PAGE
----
HARRISBURG — On Friday, Attorney General Josh Shapiro announced felony charges against two Clarion County women for allegedly delivering fentanyl to a man who died of an overdose.
The defendants were charged with drug delivery resulting in death. It’s a charge the Office of Attorney General is using to confront drug dealing amidst the opioid epidemic raging across the Commonwealth.
Jennifer Lorraine Best, 58, of Shippenville and Elva Marie Confer, 41, currently in Muncy State Prison on unrelated charges, were charged Friday by the Pennsylvania State Police and Office of Attorney General with drug delivery resulting in death, delivery of a controlled substance (fentanyl) and possession with intent to deliver.
“If you sell drugs and someone dies as a result, you’re facing a felony and jail,” Shapiro said. “We’re using every tool at our disposal to hold drug dealers accountable for the devastation and deaths they’re causing in communities across Pennsylvania.”
The Office of Attorney General worked closely with the Pennsylvania State Police and Clarion County District Attorney’s Office on this case and brought it before a statewide investigating grand jury, which heard testimony, reviewed evidence and recommended the charges against Best and Confer.
Donald Leroy Brown, 35, of Clarion was found dead in his home April 2, 2016. In the days before his death, Brown went to a pain clinic, where he was denied prescriptions, according to the AG’s Office.
Brown called Confer and told her he needed fentanyl patches. The day before Brown died, Confer allegedly confirmed to a witness that she provided Brown with three fentanyl patches that she had bought from Best.
The toxicology report revealed Brown died of a fatal fentanyl overdose.
Investigators discovered a fentanyl patch at Confer’s residence that had been cut into pieces, a common way for drug users to abuse the patch form of fentanyl.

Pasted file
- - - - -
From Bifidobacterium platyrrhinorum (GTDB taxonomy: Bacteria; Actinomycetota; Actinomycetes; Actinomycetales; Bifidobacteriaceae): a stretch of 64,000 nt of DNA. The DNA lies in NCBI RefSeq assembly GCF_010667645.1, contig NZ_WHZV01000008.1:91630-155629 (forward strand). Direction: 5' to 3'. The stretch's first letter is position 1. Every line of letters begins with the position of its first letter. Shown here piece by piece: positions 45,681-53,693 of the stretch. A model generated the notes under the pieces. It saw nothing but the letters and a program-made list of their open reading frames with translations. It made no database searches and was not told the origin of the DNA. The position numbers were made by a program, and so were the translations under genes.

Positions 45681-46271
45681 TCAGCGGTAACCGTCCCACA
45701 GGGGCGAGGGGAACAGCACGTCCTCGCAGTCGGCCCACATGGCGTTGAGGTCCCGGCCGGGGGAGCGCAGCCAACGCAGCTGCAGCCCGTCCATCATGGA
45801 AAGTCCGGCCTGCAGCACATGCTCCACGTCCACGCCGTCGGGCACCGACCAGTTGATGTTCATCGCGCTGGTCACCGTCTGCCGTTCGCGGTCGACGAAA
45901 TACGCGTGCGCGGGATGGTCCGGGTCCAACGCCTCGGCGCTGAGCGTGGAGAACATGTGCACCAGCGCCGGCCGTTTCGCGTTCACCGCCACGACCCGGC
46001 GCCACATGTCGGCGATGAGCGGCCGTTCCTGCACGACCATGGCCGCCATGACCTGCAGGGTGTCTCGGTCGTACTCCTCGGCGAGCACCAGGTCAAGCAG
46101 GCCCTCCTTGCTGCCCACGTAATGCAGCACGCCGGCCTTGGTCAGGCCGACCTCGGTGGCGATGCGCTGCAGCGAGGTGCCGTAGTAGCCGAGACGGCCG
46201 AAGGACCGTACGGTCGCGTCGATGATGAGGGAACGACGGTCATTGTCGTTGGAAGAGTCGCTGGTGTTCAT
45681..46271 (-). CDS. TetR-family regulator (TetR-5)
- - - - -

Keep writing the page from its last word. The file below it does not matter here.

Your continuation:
The investigation also uncovered pharmacy records that showed Best filled two prescriptions for 10 fentanyl patches in the month prior to Brown’s death.
“The opioid painkiller involved in this case is one of the most powerful ever made available by prescription,” said Clarion County District Attorney Mark Aaron. “The diversion of these powerful drugs from their intended use [can] far too often lead to tragic, unnecessary deaths like this one.”
“Every overdose death is treated as a possible homicide,” said Lieutenant Christopher J. Neal, criminal investigations section commander of the Pennsylvania State Police.
“Because the opioid crisis has no borders, impacting rural and metropolitan communities, the collective resources of law enforcement are necessary to ensure the persons responsible for distributing these toxic drugs are brought to justice.”
Senior Deputy Attorney General Marnie Sheehan-Balchon will prosecute the cases with the assistance of Aaron. Since January, the Attorney General’s Office has filed or prosecuted drug delivery resulting in death charges in six cases, including Friday’s charges.
Further use of this statute, which has been Pennsylvania law since 2011, is anticipated.
Shapiro praised the law enforcement cooperation leading to the charges. “Two more drug dealers are off our streets thanks to the collaboration of our Office, Clarion District Attorney Aaron and the Pennsylvania State Police. We’re united in seeking justice, getting this poison off our streets and working together to make every Pennsylvania community safer.”